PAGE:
Since the 2012 changes to the Workers Compensation Act 1987 (NSW), injured workers with a permanent impairment of 20% or less are entitled to weekly payments for up to a maximum of 260 weeks (5 years). For the purpose of determining whether a worker has an entitlement to weekly payments after 260 weeks, permanent impairment needs to be determined in accordance with the NSW workers compensation guidelines for the evaluation of permanent impairment as Whole Person Impairment (WPI).
The State Insurance Regulatory Authority (SIRA) has recently reminded scheme agents that for some workers the 260 weeks will be reached in late 2017 or early 2018. As such, Insurers have begun proactively contacting around 7000 injured workers who may soon reach or have reached this 260-week threshold and have advised them that they must be assessed to determine whether or not they meet the 20% WPI threshold that may make them eligible for further payments. This article published by the Sydney Morning Herald in April 2017 shows the effect the changes in the law are having on injured workers.
Many injured workers are not aware that they can challenge the Insurer’s decision to cease their payments of weekly benefits. The Workers Compensation Independent Review Office (WIRO) provides funding for injured workers to seek legal advice and obtain independent medical reports to refute the findings made by Insurers. WIRO funding can only be granted to WIRO approved lawyers. At CBD Law, we have a number of Approved Legal Service Providers who can make applications and receive grants of legal assistance to investigate your workers compensation claim.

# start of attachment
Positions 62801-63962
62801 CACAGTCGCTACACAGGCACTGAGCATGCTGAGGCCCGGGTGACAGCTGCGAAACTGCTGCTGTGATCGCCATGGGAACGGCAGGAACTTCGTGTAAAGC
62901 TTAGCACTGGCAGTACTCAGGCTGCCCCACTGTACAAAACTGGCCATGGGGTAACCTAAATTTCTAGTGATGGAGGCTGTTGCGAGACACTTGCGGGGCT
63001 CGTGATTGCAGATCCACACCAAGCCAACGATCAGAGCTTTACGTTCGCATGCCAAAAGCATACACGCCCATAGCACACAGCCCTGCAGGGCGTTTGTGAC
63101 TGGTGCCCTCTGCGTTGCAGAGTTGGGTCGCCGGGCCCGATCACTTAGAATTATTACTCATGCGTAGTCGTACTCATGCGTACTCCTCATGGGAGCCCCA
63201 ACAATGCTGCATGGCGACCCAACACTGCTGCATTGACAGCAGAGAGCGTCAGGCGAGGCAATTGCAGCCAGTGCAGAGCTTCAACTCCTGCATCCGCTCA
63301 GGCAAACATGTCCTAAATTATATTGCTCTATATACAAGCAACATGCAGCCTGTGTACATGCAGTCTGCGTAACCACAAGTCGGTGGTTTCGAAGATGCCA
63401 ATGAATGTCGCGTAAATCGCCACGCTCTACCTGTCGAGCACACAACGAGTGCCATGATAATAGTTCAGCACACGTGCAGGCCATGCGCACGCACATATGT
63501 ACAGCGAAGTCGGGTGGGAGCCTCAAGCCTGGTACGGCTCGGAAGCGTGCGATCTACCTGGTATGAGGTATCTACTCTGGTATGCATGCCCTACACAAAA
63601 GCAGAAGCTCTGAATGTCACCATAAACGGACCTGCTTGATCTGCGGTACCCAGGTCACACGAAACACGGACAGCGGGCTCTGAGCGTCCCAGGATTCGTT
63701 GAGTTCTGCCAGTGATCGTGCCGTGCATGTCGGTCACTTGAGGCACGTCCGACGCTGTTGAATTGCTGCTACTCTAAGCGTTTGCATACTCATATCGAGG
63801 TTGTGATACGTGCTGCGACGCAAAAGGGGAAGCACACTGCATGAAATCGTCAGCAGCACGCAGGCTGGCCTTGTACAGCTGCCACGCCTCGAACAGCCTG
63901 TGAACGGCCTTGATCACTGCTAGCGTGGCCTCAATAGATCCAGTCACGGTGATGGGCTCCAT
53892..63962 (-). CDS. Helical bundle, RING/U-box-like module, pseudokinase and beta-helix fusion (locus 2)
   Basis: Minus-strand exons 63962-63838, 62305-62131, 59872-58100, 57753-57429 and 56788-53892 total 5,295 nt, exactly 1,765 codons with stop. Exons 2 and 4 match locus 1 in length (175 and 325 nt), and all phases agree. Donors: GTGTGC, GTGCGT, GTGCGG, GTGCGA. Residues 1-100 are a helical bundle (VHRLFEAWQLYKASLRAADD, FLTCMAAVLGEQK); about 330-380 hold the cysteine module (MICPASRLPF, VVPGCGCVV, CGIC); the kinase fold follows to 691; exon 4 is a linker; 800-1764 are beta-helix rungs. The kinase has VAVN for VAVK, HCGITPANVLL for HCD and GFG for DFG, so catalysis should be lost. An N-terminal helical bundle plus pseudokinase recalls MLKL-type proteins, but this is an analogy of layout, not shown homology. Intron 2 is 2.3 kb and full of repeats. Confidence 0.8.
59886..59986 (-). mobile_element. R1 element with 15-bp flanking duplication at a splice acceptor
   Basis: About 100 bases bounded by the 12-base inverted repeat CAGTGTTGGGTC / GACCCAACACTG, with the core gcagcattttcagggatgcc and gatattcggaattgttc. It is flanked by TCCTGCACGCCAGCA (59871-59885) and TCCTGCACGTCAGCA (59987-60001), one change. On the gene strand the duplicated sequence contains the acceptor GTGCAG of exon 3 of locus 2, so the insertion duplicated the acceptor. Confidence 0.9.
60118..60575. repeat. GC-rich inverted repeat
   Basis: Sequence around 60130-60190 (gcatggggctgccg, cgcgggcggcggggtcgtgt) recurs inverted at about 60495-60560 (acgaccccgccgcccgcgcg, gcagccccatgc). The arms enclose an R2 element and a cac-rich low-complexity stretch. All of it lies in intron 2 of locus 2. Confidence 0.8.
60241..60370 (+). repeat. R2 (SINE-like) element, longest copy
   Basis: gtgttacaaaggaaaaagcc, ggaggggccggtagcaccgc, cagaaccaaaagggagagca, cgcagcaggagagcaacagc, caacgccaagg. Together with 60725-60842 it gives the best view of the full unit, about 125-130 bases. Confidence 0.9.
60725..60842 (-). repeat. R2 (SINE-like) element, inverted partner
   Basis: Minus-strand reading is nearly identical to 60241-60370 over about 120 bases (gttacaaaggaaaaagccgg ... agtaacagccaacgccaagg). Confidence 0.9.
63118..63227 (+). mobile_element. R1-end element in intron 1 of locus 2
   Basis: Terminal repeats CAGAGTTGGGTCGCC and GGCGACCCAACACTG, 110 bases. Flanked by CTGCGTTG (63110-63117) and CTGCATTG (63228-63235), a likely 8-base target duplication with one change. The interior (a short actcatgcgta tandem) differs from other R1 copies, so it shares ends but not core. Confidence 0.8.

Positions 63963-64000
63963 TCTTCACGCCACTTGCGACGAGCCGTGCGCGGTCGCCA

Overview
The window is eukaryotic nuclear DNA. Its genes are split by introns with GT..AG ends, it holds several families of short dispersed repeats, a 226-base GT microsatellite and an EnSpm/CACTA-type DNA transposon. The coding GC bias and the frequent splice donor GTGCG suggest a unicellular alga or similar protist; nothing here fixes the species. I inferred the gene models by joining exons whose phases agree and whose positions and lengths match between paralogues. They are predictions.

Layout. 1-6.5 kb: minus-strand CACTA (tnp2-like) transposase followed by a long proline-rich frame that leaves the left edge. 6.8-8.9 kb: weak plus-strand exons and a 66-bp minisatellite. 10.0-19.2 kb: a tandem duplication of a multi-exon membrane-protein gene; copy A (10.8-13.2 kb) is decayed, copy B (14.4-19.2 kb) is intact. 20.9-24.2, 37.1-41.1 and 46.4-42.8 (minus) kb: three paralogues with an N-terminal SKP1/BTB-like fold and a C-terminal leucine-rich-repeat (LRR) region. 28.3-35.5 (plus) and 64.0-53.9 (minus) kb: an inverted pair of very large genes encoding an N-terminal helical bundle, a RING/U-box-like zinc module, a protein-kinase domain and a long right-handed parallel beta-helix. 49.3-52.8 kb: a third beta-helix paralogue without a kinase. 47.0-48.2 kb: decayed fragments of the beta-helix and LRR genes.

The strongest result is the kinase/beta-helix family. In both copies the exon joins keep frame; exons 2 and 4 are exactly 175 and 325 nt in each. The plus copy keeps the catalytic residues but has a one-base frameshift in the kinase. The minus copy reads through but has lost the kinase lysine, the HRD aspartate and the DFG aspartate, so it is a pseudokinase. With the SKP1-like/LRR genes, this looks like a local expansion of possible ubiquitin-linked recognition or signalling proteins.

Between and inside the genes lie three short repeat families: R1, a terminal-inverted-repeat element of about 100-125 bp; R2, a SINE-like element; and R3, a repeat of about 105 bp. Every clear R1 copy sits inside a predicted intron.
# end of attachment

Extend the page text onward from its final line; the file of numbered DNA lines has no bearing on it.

If you are one of the almost 7000 injured workers who have recently been told that your workers compensation benefits have been or will be cut off, you should contact CBD Law immediately. At CBD Law, we can investigate whether your degree of permanent impairment exceeds this 20% WPI threshold by having you assessed by a medico-legal expert at no cost to you. We can also advise on other potential avenues of compensation through the workers compensation scheme or in the common law system.